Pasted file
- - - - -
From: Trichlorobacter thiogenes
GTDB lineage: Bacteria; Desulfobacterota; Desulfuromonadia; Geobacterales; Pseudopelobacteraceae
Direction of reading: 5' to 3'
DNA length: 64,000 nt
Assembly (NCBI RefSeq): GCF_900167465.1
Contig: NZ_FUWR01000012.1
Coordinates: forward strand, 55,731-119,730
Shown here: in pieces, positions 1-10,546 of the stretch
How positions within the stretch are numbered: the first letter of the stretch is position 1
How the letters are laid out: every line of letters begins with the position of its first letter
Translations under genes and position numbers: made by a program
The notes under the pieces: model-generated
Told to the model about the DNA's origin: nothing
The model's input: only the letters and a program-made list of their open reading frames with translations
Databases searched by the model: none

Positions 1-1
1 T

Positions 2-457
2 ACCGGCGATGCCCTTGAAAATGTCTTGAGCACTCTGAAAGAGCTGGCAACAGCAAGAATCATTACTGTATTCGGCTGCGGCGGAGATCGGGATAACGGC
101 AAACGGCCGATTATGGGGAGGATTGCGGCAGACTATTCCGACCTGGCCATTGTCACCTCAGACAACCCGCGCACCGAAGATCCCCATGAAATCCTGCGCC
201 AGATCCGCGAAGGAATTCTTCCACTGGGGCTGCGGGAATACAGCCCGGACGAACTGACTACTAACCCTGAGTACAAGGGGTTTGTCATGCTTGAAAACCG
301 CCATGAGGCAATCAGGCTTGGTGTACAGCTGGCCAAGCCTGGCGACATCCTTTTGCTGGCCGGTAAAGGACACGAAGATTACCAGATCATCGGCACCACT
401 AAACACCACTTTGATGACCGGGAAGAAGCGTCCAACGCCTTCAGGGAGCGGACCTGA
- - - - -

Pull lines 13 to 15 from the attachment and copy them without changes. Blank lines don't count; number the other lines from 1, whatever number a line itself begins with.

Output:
Told to the model about the DNA's origin: nothing
The model's input: only the letters and a program-made list of their open reading frames with translations
Databases searched by the model: none